What are your main responsibilities or activities in your current position?
My current role involves assisting with complex thoracic surgery cases in the operating room as well as the daily management of post operative patients. In addition, I am involved in clinical research geared toward improving the care of surgical patients.
How does your current work relate to your graduate degree?
The MHA program provided in-depth exposure to the key elements of healthcare quality, as well as a robust approach to engaging in research centred on quality improvement. This has prepared me well for the clinical research that I am currently engaged in at McMaster University.
What do you like and what do you find challenging about your current position?
The innovative aspect of thoracic surgery is perhaps what I love most about this field. From developments in robotic surgery to the use of artificial intelligence in screening for certain lung diseases, the field is rapidly evolving, and being at the forefront of this evolution is incredibly exciting. Because of this innovative culture, my new position came with a steep learning curve as I was exposed to a range of new technologies for the first time. The challenge of becoming proficient with a range of techniques and devices is one that I am confident I will overcome over the coming months, and one of the biggest lessons I learned was the importance of prioritizing which tasks to take on first. My mentors have been incredibly supportive as I transition into this new role, and while the learning curve has been steep, I cannot think of anything that I would do differently.
Is your current career path as you originally intended?
My career path has certainly taken a few twists and turns that I did not initially envision. After completing my general surgery training in Calgary, I pursued further training in healthcare innovation, which has ultimately become a bigger focus for me. My decision to pursue the Master of Health Administration degree at UBC was made after I realized that there was a gap in my knowledge and understanding of how the Canadian healthcare system is structured, and how best to innovate within this system. The MHA has served to fill this knowledge gap and I am very happy that I pursued this degree.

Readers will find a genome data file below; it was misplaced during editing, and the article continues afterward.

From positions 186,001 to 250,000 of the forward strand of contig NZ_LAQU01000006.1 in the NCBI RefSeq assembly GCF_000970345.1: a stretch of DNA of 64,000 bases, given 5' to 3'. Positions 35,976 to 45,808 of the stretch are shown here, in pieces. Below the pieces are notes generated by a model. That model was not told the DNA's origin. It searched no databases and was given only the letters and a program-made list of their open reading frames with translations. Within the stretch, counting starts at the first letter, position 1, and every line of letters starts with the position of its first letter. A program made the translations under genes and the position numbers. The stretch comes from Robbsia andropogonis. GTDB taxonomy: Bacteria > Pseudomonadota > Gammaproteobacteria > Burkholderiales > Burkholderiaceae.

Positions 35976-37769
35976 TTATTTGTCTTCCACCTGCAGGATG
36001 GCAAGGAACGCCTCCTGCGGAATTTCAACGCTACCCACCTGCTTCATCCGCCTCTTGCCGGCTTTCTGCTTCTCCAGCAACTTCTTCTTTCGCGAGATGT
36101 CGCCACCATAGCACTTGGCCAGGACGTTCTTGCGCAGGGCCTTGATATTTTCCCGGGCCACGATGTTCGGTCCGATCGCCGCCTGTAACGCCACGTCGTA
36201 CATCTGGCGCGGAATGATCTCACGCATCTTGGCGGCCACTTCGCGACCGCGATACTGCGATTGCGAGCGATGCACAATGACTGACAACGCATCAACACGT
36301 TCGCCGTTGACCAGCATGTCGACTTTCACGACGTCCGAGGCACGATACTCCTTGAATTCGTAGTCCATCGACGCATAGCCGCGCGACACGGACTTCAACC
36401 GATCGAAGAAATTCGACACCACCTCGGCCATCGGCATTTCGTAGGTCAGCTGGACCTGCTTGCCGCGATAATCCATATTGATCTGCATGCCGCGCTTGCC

What motivated you to pursue graduate work at UBC?
My decision to pursue the Master of Health Administration degree at UBC was made after I realized that there was a gap in my knowledge and understanding of how the Canadian healthcare system is structured, and how best to innovate within this system. The MHA has served to fill this knowledge gap and I am very happy that I pursued this degree.
What did you enjoy the most about your time as a graduate student at UBC?
The flexibility of the program as well as the opportunity to network with students from across the country were all highlights of my time as a graduate student at UBC. In addition, UBC Vancouver is certainly one of the most beautiful campuses in the country and it was a privilege to spend time there over the course of my degree.
How did the graduate degree at UBC help you achieve your career and/or personal development goals?
My graduate experience at UBC provided knowledge and skills that complemented my clinical training, and prepared me very well for pursuing innovative research within the field of thoracic surgery. This degree undoubtedly enabled me to be a competitive applicant for my current role and I anticipate that it will open up other collaborative research opportunities in the future.
What key things did you do, or what attitudes or approaches did you have, that contributed to your success?
One of the things that I think contributed to my success is the fact that I approached learning with a very open mind and a desire to absorb as much as I can while finding ways of making my new knowledge applicable to my career. This allowed me to maximize the MHA experience tremendously. Another contributor is the fact that I tend to be very proactive about seeking out opportunities that I think would enhance a particular skill that I want to develop. This approach is what prompted me to pursue a health economics related idea for my capstone project, and I am very happy that I was able to delve further into this field during my graduate degree and develop this new skill.
What is your best piece of advice for current graduate students preparing for their future careers?
I would advise every graduate student to be very proactive about their desired career and seek out opportunities that align with this career trajectory very early. This offers the advantage of getting some experience in the desired field very early on as well as the opportunity to figure out where one might be able to carve out a little niche for themselves. In addition, as cliche as this might sound, I encourage every student to enjoy the journey!